“Our intent is to create an awareness of the world out there,” Morrison said, adding that through the year, the students met about once a week after school to learn about students in other nations.
She explained that last year, after having grown a number of tulip bulbs from the Netherlands, the students had sent three shoe boxes containing such “treasurers” as toy moccasins, favourite recipes and letters to the students in schools in the three European countries, and during the COVID closure, a box of similar “treasures” was received from students of the ACS (American Community Schools) International School at Cobham in the United Kingdom.
Included in the package was a letter from “Serene and Chloe” Grade 8 social studies students in Cobham.
“Let me start by saying thank you so much for your thoughtful gifts,” the letter says. “Our students loved seeing all of the items that you chose to share with us. There was such a variety of items for them to look at and the letters taught them a lot about your culture. We also watched your N’we Jinan music video for “Look at Me” in class. You did an amazing job. We were also impressed with your talent.
“The students are currently studying Indigenous peoples in social studies,” the letter says. “We are focusing on human rights and how throughout history the rights of Indigenous peoples have not been upheld. We started at the time of colonization and now the students are learning about the residential schools and forced assimilation in Canada, United States and Australia. Although we are in England, we think it is important for the students to understand what was done in the past and how these countries are still not honouring their promises.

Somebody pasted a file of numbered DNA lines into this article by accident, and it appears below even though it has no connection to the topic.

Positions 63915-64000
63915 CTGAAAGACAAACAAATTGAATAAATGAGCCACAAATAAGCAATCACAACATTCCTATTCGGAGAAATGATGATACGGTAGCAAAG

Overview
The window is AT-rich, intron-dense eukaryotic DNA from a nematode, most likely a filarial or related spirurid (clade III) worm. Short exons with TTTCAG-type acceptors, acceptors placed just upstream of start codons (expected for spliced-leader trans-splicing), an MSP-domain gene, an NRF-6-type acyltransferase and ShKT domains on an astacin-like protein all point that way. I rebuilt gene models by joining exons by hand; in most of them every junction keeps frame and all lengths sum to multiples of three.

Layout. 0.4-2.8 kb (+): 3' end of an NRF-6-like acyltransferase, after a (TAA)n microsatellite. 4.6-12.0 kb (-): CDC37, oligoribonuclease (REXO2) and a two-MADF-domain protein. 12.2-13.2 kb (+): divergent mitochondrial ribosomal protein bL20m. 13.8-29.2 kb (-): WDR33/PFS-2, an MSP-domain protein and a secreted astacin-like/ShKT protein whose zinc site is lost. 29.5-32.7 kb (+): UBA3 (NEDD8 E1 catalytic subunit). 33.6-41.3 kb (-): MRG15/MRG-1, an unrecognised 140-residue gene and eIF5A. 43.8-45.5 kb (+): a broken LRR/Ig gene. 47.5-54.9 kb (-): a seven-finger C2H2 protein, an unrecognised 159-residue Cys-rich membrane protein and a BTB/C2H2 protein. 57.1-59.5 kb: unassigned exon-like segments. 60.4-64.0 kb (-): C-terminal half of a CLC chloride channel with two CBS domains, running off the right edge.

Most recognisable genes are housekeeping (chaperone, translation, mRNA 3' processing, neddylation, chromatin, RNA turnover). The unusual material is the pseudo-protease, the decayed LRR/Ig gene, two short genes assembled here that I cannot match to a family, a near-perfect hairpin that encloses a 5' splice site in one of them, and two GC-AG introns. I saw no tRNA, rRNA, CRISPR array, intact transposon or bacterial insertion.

“We asked the students, who are from all different countries and backgrounds, to bring something in that represented their culture,” it said. “We received a variety of items which we hope you enjoy looking through and reading the accompanying letters. Some of the students also sent recipes for you to try as well as a lot of tea (it is England after all).”
A letter from a Cobham student, which is posted on the bulletin board, says that because her heritage is El Salvadoran, she decided to send items from the different places she had lived, including a seashell necklace from Argentina to represent “the beautiful beach,” a guitar from Atlanta, Georgia where she first found her passion for guitar and music, and a set of American flag “scrunchies” that represent her love for the USA.
Many similar letters are posted to allow the students to read and enjoy. Also on the bulletin board is a miniature baseball bat, drawings and hand-made bracelets, flags of various nations and a miniature Eiffel Tower, keychains from Paris, a sweater, badges, coffee and a large Deutschland (Germany) banner.
“We hope to resume the international club this fall,” Morrison said. “We plan to use some of the recipes in the kitchen and will probably arrange for students to contact one another over Skype.”